20-year plan sets new housing goals
By Chad Ingram
A new 20-year housing master plan for Haliburton County and the City of Kawartha Lakes calls for the creation of 5,500 new housing units between the two municipalities.
Haliburton County councillors were visited by Lisa Oliveira of the Housing Services Corporation, a provincial agency, and Hope Lee, manager of housing services for the City of Kawartha Lakes, during a meeting in late June. The City of Kawartha Lakes is the social services manager for Haliburton County, overseeing programming and administering funding.
Oliveira presented the plan, entitled From Housing Assets to Housing People, to councillors. It lays out housing goals for the area until 2041.
Chief among those goals is the creation of 5,500 new housing units during the next 22 years. That would mean 100 per year being created within the City of Kawartha Lakes, and 40 per year within the county.
These units need not necessarily be newly constructed, but could be created on redeveloped properties, or could include spaces such as secondary suites in existing detached homes.
The numbers seemed steep to Dysart et al Mayor Andrea Roberts.
“I honestly don’t know if that’s overreaching, or if anyone else’s eyes popped out at those numbers,” Roberts said, adding that the private sector is often not interested in building affordable housing.
“Remember, the 40 [per year] are not brand new units,” said Lee, stressing that number could include secondary suites and other programming.
County planner Charlsey White said those targets come from the county’s official plan itself.
Minden Hills Mayor Brent Devolin said he thought the times were changing, and that private builders were becoming more interested in constructing affordable housing.
“The private providers, for the first time I recollect, are actually interested in including that as a component,” Devolin said. “And that’s a huge change in mindset.”
As of December, there was a waiting list of 1,700 to access the 1,142 subsidized rental units that exist within the combined area of the county and the city. The average wait time is three to five years, and according to the city, those joining the wait list today could wait as long as seven. The turnover rate for affordable, subsidized housing has slowed in recent years, due to factors such as the climbing price of homes, rent, and new regulations making it more difficult to get a mortgage. It means people in the subsidized units are staying longer.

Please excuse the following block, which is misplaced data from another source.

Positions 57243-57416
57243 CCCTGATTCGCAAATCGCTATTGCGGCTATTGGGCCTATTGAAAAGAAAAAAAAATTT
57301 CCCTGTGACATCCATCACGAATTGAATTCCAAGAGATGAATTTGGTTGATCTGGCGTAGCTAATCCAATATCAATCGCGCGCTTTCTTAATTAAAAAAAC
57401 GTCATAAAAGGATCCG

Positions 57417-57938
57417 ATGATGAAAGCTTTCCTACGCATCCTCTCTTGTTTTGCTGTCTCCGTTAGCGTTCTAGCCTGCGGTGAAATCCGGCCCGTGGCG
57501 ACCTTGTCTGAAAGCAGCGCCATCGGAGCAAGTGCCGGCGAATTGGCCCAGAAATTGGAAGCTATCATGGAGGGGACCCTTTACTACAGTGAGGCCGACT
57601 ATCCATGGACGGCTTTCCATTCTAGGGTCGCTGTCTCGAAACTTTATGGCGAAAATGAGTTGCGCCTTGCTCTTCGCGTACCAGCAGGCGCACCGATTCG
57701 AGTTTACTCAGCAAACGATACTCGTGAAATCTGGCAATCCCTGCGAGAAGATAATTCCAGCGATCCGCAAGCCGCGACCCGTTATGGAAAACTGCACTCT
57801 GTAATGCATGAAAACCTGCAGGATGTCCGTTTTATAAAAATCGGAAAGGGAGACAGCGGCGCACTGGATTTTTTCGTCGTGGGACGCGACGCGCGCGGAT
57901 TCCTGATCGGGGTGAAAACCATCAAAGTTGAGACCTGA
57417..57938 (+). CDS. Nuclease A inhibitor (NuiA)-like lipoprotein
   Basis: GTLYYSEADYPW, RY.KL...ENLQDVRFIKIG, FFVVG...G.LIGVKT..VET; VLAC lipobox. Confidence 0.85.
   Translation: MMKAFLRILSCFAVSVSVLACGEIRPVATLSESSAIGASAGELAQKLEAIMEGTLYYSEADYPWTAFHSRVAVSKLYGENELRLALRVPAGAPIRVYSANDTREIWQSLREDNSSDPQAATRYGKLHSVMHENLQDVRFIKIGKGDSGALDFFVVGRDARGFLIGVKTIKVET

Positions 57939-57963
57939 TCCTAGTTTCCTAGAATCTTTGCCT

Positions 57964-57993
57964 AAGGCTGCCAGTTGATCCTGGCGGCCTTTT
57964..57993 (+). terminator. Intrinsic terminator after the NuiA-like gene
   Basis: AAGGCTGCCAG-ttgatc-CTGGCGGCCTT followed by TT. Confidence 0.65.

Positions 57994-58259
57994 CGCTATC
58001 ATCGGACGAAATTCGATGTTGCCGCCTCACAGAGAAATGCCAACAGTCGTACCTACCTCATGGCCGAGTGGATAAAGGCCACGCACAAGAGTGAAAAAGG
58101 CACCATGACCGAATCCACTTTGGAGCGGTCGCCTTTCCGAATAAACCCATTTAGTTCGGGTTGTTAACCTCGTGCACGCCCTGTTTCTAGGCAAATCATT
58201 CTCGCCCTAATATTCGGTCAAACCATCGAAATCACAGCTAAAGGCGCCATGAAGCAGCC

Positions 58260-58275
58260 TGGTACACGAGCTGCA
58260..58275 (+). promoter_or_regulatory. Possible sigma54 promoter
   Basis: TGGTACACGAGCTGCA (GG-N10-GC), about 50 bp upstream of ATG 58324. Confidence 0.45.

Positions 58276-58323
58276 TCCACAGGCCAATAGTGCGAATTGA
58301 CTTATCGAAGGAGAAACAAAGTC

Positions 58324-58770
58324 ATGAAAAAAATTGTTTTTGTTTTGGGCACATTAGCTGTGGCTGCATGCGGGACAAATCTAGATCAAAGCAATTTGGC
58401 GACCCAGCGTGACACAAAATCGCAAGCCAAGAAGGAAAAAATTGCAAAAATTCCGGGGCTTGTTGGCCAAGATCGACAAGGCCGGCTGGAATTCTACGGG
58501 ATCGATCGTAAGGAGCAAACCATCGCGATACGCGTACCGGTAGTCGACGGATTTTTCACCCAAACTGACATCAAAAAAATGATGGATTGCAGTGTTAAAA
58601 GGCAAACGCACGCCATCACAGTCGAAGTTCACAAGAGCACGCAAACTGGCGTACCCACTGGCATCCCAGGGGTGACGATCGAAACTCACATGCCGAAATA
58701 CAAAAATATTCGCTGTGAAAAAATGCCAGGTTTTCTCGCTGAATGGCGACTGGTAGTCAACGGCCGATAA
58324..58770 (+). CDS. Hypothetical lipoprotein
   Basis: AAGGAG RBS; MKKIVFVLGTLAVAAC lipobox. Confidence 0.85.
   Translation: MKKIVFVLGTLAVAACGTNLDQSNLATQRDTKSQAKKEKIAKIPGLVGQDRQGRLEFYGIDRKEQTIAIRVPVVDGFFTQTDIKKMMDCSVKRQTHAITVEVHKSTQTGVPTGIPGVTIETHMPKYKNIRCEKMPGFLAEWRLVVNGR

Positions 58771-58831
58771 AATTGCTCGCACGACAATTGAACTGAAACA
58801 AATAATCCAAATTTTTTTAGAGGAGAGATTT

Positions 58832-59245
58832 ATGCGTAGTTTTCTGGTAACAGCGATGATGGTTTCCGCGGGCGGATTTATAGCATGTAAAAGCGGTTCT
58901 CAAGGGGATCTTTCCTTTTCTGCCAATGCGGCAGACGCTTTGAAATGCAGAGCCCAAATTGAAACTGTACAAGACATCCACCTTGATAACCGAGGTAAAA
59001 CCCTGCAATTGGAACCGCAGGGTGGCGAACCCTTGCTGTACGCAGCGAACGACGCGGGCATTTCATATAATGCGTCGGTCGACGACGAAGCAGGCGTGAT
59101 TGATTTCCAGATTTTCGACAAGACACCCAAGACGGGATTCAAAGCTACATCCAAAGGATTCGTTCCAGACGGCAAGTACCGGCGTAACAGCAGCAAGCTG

“In 2018, only 98 of the 1,142 units vacated,” the plan reads.
While the highest demand is for one-bedroom units, they are in short supply, in both the county and the City of Kawartha Lakes.
The provincial government has made changes to the Housing Services Act aimed at improving access to housing. This has included the removal of an asset limit clause that Lee told councillors was found to have a negative impact on low-income seniors.
“The big one that has been talked about for years and years, is simplifying the rent-geared-to-income rules,” Lee said.
For those living in rent-geared-to-income apartments, the process has included recalculating what that rent is as many as seven times a year, since any time something in the tenant’s life changed – say they went back to school, for instance – the rental rate needed to be recalculated.
“Every time something changed, their rent would change,” Lee said.
Now, there will be one, annual review.
Algonquin Highlands Mayor Carol Moffatt wondered if it seemed like any of those changes were going to make a real, tangible difference.
“Yes, they’re going to start to do that, but it’s not going to happen overnight,” Lee said.
County residents can apply for a number of funding programs related to housing. A program that assists with renovations has had good uptake, county chief administrative officer Mike Rutter told councillors, adding the county could do better promotion of a secondary suites program.